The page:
ayurveda in Europe?

Dominik Wujastyk ucgadkw at UCL.AC.UK
Wed Feb 10 16:49:51 UTC 1999

On Mon, 8 Feb 1999, Bo Klintberg wrote:

> 1) When was ayurvedic knowledge introduced in Europe?

See Zysk, Medicine in the Veda (Delhi, 1996), pp.261-276, "Bibliographical
Essay", which is a good historiography of European ayurveda studies.

See also Arion Rosu, Un demi-siecle de recherches ayurvediques: Gustave
Lietard et Palmyr Cordier, travaux sur l'histoire de la medicine indienne.
Documents reunis e presentes (Paris, 1989), which has a long and important
historiographical introduction.  There is a brief but useful summary in

> 2) Was the knowledge transferred by Arabian scholas (al-Biruni, et al)?

Yes, there were Arabic translations of several major ayurvedic texts.
These were not very influential, however, with the exception of
at-Tabari's Firdaws al-Hikma, which was a popular Arabic work written in
c.850 and gave a longish summary of ayurvedic ideas.  See Manfred Ullmann,
Islamic Medicine (Edinburgh, 1978), p.20 et passim.

> 3) Does the knowledge in the Ayur-vedic scriptures talk about the
> circulation of the blood? (i.e. is it possible that Harvey could have
> gotten the idea from ayurveda?)

No, this is completely impossible.  There is no concept of blood
circulation in pre-modern Sanskrit texts, ayurvedic or otherwise. The
metaphors tend to be agricultural: irrigation, ebb and flow, flowing
through, but not round.  The heart is most commonly described in ayurvedic
literature as a downward facing lotus.  I am not aware of more detailed
descriptions, for example of the ventricles.  Nor is there any awareness
shown of the crucial question of how the blood gets to the left ventricle
and into the arterial system (which is also not distinguished in ayurveda
from the venous system).

These issues were taken up by Islamic scholars in the thirteenth century.
Ibn-an-Nafis of Damascus, in particular, wrote a commentary on Ibn-Sina's
al-Qanun in which he made a number of penetrating remarks about the exact
functioning of the heart, lungs, and blood.  He clearly understands that
the blood cannot pass through the heart's septum (i.e., between the
ventricles). He dismisses Galen's theory of an invisible passage which
would carry the blood through the septum.  Ibn-an-Nafis effectively
describes the circulation between the heart and the lungs, moving in and
out of the ventricles separately without crossing through the heart. See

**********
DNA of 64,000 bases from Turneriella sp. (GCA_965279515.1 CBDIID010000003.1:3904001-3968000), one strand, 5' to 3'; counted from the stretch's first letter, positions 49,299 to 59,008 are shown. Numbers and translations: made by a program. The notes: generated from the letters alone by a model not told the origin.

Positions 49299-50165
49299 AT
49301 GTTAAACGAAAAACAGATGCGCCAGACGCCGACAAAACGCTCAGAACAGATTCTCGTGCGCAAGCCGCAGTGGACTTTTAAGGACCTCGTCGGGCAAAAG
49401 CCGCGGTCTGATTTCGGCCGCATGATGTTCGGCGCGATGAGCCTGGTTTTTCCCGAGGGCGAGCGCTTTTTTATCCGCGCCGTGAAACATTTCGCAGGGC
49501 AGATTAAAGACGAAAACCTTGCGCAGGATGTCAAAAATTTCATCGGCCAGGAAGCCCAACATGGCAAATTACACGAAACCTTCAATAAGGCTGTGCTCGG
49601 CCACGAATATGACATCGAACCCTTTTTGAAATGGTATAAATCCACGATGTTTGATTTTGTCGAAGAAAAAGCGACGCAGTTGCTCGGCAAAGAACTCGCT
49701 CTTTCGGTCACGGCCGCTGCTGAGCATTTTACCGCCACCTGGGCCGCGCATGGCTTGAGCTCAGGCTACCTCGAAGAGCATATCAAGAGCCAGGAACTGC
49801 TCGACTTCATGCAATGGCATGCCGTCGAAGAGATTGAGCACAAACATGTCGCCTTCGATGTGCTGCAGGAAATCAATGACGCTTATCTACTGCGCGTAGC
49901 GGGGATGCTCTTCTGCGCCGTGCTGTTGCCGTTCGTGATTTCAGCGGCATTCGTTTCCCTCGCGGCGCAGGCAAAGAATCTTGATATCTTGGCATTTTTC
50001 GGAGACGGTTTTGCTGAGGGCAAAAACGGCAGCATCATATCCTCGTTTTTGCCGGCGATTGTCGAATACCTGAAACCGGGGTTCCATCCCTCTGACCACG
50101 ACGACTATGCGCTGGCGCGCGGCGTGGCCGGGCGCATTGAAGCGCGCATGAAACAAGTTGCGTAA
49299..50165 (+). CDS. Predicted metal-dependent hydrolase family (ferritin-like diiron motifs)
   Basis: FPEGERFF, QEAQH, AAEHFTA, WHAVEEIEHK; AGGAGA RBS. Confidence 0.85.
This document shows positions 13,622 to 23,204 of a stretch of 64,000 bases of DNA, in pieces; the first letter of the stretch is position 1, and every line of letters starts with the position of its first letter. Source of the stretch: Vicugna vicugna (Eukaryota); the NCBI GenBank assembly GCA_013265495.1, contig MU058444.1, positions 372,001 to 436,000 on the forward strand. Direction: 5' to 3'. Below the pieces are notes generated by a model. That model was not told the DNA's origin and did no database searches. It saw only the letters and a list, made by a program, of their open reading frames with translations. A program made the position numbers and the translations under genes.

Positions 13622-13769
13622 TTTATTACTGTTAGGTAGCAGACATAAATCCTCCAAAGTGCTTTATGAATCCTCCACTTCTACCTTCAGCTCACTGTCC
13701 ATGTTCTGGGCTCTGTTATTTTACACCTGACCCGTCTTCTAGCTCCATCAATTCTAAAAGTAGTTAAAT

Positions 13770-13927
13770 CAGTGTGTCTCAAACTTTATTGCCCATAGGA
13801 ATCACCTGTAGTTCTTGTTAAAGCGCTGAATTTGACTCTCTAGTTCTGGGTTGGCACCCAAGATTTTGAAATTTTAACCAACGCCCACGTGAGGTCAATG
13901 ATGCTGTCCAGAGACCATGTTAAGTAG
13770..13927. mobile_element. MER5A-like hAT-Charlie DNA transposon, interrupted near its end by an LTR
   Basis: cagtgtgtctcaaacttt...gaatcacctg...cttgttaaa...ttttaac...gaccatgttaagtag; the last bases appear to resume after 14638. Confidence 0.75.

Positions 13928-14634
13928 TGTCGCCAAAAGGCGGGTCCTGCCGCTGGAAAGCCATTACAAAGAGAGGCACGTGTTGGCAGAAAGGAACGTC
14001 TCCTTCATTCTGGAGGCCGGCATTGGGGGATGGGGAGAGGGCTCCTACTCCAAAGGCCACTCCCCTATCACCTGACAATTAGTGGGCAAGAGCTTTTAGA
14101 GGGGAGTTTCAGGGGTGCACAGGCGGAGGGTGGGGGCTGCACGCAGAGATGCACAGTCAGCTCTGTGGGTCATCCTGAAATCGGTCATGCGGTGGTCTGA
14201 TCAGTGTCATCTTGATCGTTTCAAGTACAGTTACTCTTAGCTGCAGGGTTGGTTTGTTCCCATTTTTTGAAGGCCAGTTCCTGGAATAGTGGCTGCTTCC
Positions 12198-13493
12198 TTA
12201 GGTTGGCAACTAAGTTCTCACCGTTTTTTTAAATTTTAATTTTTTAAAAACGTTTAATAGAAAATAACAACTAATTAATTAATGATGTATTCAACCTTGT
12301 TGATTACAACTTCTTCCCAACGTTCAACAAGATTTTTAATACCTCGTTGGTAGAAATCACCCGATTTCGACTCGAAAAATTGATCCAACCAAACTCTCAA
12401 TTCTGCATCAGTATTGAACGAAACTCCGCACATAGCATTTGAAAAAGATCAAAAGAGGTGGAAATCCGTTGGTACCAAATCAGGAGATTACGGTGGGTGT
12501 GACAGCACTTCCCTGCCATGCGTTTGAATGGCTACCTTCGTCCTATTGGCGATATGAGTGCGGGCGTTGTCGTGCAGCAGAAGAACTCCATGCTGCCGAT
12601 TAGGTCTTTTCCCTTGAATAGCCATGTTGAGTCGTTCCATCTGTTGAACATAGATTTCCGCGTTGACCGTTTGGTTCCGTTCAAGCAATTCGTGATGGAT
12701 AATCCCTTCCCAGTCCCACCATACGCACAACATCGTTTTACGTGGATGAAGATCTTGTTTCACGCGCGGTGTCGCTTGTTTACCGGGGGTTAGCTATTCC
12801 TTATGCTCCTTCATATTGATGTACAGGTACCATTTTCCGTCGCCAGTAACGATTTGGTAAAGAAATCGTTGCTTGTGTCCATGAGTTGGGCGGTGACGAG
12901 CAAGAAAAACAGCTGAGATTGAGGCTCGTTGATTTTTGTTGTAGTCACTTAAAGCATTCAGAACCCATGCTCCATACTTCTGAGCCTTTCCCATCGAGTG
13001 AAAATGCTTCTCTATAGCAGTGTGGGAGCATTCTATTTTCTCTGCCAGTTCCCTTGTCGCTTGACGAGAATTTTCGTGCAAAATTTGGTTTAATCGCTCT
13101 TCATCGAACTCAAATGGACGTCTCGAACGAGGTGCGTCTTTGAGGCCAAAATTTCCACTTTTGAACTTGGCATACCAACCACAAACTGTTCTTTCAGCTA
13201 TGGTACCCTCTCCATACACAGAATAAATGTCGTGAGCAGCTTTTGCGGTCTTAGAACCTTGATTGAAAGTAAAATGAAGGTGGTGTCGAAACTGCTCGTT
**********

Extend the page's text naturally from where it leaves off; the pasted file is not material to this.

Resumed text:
Ullmann, pp.68f.  In this he was correct, and appears to be the very first
physician to understand this issue.  His description stops short, however,
of a full description of blood circulation a la Harvey.

There no evidence that Harvey knew anything whatsoever about ayurveda,
although it is not impossible that he may have been acquainted with some
Arabic medical works.  I'm afraid I simply don't know.  It seems very
unlikely.  Further, the descriptions by Harvey of his own experimental
work establish beyond reasonable doubt that he developed his ideas

> 4) What are the best, from an academic, scholarly, standpoint, books on
> ayurveda? And where do I find references about transmission issues?

Modesty forbids, of course.

The classic work Indian Medicine by Julius Jolly (1901, Eng. tr. repr.
Delhi 1977) is still very useful, since it functions as an index to the
original texts on a wide range of important and well-organized topics.

See also the recently announced History of Indian Medical Literature by G.
Jan Meulenbeld (Groningen 1999, ISBN 90 6980 124 8) which is extremely
important, and will revolutionize the field with a mass of new information
on all aspects of the history of ayurveda.  Five volumes, fl. 1100!  Has
many passages on transmission issues.

There are many other books that could be mentioned.  See the
bibliographies to Zysk's Medicine in the Veda, and my Roots.

Best wishes,

Dominik Wujastyk
Wellcome Institute for the History of Medicine
183 Euston Road
London NW1 2BE, UK
FAX: +44 171 611 8545

More information about the INDOLOGY mailing list